It’s now generally accepted that Alzheimer’s disease is attributed to both non-modifiable and modifiable risk factors. Non-modifiable risk factors can’t be changed and include genetic predisposition, age, and sex.

Alternatively, modifiable risk factors include lifestyle behaviors such as level of physical activity and dietary intake. While there is no shortage of dietary advice in the media, two diets have been well researched and associated with improved cognitive function. These two diets are the Mediterranean diet and the “MIND” diet.


Mediterranean Diet

The Mediterranean diet has been associated with decreased risk of several diseases, including heart disease, stroke, dementia, and Alzheimer’s disease.

The Mediterranean diet focuses on consuming minimally processed, whole foods and is includes regular intake of:

  • Fruits
  • Vegetables
  • Legumes (beans, peas, and lentils)
  • Whole grains
  • Unsaturated fats (as found in olive oil, nuts, and seeds)
  • Fish

The Mediterranean diet limits intake of:

  • Dairy products
  • Red meat
  • Saturated fats (found in butter, red and cured meats, and dairy products)

In studies of the Mediterranean diet, those with the highest compliance to the diet had a nearly 40% reduction in Alzheimer’s disease over four years compared to those with the lowest compliance.



The MIND diet is a diet that combines both the Mediterranean diet and the Dietary Approaches to Stop Hypertension (DASH) diet. MIND stands for “Mediterranean-DASH Intervention for Neurodegenerative Delay,” and has been evaluated to preserve cognitive function.

The MIND diet includes:

  • Daily intake of green leafy vegetables
  • Daily intake of a variety of non-leafy vegetables
  • Daily intake of olive oil
  • Intake of nuts five (5) or more times per week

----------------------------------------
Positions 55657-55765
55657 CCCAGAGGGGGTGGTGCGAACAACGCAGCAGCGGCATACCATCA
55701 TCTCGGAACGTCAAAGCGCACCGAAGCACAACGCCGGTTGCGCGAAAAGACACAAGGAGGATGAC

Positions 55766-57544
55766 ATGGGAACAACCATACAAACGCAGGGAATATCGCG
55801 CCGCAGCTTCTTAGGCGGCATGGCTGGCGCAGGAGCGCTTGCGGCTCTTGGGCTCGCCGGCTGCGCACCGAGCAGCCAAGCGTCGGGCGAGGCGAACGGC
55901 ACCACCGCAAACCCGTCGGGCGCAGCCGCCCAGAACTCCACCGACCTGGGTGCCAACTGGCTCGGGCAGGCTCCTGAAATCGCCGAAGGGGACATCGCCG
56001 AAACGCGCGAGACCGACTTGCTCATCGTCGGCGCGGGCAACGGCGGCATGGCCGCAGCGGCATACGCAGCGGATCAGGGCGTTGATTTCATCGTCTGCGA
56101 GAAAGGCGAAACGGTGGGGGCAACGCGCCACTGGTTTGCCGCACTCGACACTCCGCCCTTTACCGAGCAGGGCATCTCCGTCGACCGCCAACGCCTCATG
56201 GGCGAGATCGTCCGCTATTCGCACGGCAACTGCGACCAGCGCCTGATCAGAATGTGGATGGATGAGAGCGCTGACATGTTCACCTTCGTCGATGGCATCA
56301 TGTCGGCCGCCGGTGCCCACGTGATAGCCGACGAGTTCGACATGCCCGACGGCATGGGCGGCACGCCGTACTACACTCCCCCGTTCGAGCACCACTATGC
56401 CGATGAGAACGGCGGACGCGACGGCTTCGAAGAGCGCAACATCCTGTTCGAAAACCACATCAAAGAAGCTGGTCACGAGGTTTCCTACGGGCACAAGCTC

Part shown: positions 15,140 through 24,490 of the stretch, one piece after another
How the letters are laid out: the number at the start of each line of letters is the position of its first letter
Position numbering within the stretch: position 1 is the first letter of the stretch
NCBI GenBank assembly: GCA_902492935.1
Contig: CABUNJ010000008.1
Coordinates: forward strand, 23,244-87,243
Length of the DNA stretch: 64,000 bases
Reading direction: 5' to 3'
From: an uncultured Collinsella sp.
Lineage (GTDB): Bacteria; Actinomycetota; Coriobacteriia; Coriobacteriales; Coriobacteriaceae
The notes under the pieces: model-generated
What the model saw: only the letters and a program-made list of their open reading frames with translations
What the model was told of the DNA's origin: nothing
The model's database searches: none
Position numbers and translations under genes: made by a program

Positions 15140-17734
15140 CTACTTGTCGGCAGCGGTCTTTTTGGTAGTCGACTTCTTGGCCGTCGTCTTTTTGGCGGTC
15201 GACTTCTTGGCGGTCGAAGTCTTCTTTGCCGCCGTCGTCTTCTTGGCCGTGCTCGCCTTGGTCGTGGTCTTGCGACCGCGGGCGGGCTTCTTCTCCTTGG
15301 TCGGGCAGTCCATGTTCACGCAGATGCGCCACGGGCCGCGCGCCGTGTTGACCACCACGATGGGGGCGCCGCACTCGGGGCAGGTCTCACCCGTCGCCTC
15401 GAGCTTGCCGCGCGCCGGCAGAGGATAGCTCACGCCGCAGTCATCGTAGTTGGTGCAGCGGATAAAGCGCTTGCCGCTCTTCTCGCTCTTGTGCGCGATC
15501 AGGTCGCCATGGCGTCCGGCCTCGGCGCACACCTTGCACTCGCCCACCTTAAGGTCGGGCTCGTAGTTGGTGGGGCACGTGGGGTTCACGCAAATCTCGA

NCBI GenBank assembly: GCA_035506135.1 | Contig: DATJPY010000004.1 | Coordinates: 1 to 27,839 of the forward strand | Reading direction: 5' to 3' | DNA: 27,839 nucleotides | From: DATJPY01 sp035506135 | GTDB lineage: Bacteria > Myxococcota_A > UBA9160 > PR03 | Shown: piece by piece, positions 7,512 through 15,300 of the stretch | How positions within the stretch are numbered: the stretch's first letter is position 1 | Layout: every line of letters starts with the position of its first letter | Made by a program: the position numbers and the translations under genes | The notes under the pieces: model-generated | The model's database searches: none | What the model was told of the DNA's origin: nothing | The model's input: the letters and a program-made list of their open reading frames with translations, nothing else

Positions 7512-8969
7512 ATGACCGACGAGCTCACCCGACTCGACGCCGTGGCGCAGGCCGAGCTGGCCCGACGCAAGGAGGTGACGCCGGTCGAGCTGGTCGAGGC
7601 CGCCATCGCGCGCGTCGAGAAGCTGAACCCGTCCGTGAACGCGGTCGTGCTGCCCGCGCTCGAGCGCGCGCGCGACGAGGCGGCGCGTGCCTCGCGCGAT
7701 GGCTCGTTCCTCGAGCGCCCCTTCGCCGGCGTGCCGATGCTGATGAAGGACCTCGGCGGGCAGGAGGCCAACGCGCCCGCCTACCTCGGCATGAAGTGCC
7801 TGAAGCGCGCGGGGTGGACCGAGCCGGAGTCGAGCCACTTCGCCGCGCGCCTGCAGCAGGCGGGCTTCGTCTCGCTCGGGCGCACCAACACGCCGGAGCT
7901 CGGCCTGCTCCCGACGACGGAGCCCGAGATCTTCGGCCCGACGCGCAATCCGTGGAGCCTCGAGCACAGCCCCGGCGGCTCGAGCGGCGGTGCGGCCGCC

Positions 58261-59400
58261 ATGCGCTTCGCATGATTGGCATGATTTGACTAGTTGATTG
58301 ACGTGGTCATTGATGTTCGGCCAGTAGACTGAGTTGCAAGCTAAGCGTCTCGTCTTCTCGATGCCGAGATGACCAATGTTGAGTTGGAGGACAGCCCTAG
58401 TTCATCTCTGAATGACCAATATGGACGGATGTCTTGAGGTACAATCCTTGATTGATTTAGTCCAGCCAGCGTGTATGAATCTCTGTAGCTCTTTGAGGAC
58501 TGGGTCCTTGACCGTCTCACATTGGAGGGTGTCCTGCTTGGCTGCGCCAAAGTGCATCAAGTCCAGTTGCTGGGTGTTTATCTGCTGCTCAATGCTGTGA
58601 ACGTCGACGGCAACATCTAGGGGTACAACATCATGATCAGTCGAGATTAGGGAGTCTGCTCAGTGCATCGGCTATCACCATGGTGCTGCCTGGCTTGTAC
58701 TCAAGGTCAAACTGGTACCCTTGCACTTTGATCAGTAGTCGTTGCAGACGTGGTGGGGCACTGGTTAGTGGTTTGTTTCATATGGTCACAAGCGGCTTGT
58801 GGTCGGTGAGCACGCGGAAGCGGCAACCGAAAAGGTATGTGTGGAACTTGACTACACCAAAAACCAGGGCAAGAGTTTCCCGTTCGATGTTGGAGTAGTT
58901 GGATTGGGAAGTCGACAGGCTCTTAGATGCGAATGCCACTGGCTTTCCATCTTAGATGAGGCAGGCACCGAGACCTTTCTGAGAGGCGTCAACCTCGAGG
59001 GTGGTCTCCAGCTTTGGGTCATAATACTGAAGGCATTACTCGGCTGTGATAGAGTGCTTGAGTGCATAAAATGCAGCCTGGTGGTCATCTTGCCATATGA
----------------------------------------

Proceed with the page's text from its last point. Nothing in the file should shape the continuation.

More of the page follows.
• Intake of berries two (2) or more times per week
  • Intake of beans three (3) or more times per week
  • Consumption of fish one (1) or more times per week
  • Consumption of poultry (chicken or turkey) two (2) or more times per week

The MIND diet limits:

  • Red Meat
  • Butter and margarine
  • Cheese
  • Sweets and pastries
  • Fried and fast foods

In a study over four years, those who had the best compliance to the MIND dietary recommendations decreased their risk of Alzheimer’s disease by 53% compared to those with lower compliance scores.

Adopting the foundational principles of the Mediterranean and MIND diet has the potential to conserve your cognitive health. Additionally, several of the individual components of the Mediterranean diet, such as the consumption of olive oil and berries, have independently been linked to improved cognitive outcomes. No matter where you are starting with your diet, working on making small beneficial changes today can help your brain function for years to come.

If you are interested in learning more about your risk of developing Alzheimer’s disease and what you can do about it, the GenoRisk test may be right for you. The GenoRisk test is a comprehensive analysis that analyzes your non-modifiable risk (such as genetics and age) and provides actionable steps to mitigate modifiable risk factors (such as diet).